If Maitles were right, then the German defeat at Stalingrad should not only have been the turning point of the war, but also the starting point of the systematic killings. This is not at all the case. The Einsatzgruppen and Polizeibatallione followed the Wehrmacht invading Russia and started the systematic execution of Jews immediately, city by city, village by village.

Of course the speed of the Holocaust was determined by a number of different factors, including Jewish resistance and military success. There is, however, a wider problem with the idea that military defeat triggered off the project of constructing an Aryan Volksgemeinschaft and killing the Jews. It implies that the Nazis became more aggressive and violent, the more their external power eroded.

This may be true in terms of how the Nazis dealt with political opposition, but it fails to grasp the dynamics of fascist ideology in power.

Killing the Jews was in the Nazis' eyes just one first step to a much wider project of a complete ethnic reconstruction of the whole of Eastern Europe. Had the Nazis won the war, they wanted as existing documents prove to displace up to 30 million people in the East.

Fascist ideology aims at reconstructing society along the lines of a racist, social Darwinist barbarism. This total claim, which is an important element of the pseudo revolutionary character of the fascist movement, was fiercely and systematically pursued by the leadership of the Nazi state.

But fascist state power is not independent. To achieve its ideological aims, it must rely on the means of a dictatorial and highly effective bourgeois state within a modern industrialised capitalist system with all the contradictions and various pressures this involves.

Hence it was only on the back of a crushed working class that the Nazis could take state power. And it was only on the back of widespread military euphoria that the Nazis felt strong enough to start putting their plans for a new society of high tech barbarism into practice on a huge scale.

Modern fascism includes the concrete will to kill millions, as it is the state terrorist rule of the industrialised animal within the capitalist system. The Nazis weren't radicalised and brutalised by military defeat, but by economic catastrophe a decade earlier. Fascists don't need military desperation to start systematic mass killings. They need the strength and possibility to do it.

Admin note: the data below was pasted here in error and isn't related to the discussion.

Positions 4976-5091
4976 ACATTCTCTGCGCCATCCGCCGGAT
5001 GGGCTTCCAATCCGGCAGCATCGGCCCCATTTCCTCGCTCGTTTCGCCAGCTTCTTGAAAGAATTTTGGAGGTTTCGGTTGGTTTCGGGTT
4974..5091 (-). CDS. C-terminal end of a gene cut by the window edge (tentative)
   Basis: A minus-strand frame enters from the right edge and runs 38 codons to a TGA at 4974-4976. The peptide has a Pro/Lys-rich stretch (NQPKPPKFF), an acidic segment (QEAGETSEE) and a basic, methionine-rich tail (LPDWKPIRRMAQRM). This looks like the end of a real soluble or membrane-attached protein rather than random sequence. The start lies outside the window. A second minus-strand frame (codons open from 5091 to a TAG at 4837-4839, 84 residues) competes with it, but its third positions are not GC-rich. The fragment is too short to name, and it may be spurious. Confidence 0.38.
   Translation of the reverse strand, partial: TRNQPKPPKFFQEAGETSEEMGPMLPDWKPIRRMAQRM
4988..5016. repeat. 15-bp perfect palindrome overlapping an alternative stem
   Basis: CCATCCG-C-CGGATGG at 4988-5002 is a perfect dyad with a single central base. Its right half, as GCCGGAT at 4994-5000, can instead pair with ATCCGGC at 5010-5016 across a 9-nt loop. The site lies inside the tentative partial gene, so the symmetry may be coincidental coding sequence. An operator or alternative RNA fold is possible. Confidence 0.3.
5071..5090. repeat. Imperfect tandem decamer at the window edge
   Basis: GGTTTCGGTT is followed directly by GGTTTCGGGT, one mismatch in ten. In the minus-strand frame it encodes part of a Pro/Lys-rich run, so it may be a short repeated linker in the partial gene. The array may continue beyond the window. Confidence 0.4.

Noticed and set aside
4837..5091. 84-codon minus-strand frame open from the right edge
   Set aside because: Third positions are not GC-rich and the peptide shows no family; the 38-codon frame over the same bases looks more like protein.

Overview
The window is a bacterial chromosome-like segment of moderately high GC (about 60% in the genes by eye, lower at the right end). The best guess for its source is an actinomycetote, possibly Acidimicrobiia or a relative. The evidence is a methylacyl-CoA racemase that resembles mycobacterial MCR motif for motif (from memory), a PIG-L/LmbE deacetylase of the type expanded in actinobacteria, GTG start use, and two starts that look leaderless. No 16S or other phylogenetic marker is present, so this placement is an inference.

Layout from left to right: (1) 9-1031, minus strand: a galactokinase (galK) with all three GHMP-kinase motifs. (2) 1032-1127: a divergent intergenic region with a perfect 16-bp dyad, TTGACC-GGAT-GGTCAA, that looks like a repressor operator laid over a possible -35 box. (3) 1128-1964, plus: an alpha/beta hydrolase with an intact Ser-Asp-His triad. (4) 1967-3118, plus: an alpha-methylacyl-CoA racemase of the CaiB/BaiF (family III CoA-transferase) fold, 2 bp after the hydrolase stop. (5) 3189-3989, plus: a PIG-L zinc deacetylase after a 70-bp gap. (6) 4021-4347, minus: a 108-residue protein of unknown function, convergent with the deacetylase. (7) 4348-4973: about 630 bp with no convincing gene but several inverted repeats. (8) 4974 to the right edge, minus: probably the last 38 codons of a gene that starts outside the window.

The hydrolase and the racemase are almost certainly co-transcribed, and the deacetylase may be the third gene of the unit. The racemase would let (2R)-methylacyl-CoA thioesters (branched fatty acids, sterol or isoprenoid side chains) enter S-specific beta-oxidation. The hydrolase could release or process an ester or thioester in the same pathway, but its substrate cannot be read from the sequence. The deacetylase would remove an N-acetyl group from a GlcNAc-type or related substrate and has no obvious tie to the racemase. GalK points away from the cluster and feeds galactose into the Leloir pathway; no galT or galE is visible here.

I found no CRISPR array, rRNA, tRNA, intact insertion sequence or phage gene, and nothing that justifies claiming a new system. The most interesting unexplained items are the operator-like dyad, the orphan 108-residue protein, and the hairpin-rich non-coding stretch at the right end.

Florian Kirner

Hamburg


Lessons of history

Julian Goss (May SR) argues correctly that the new version of Dai Smith's and Hywel Francis's history of the South Wales miners, The Fed, could well have done with a new chapter to cover the 1984-85 miners' strike.

They did not write one largely, I suspect, because despite their role in the strike and respect for what it stood for, they do go some way towards the analysis which Kim Howells MP, then the NUM research officer in the area, holds of it, namely 'degenerate syndicalism'.

Smith and Francis have, however, provided a new introduction to the book and one which poses a real political challenge to revolutionary socialists. For Smith and Francis the way forward now is activity through the Welsh Assembly and support for the inspiring example of the workers' cooperative at Tower Colliery.

The Assembly, of course, might become a forum where a fight for jobs, and more spending on schools and hospitals, could occur. And the success of Tower remains a powerful symbol that there is some kind of alternative, within the system, to free market economics.

In reality, however, neither the Assembly nor Tower offers up anything more than the prospect of mild reforms which make little real difference to the lives of most workers.

For socialists, the independent working class organisation and politics of the 1984-85 strike remain the inspiration for how the future is to be fought for and made.

Keith Flett

North London


Worked to death

On reading about the welfare system in New York City (February SR), how the system made ill people go out to work causing many deaths, I thought about Labour's talk about selling off parts of the welfare state to big companies. This will mean people in Britain will suffer under the rich capitalists who wish to fix figures on unemployment to make things look good.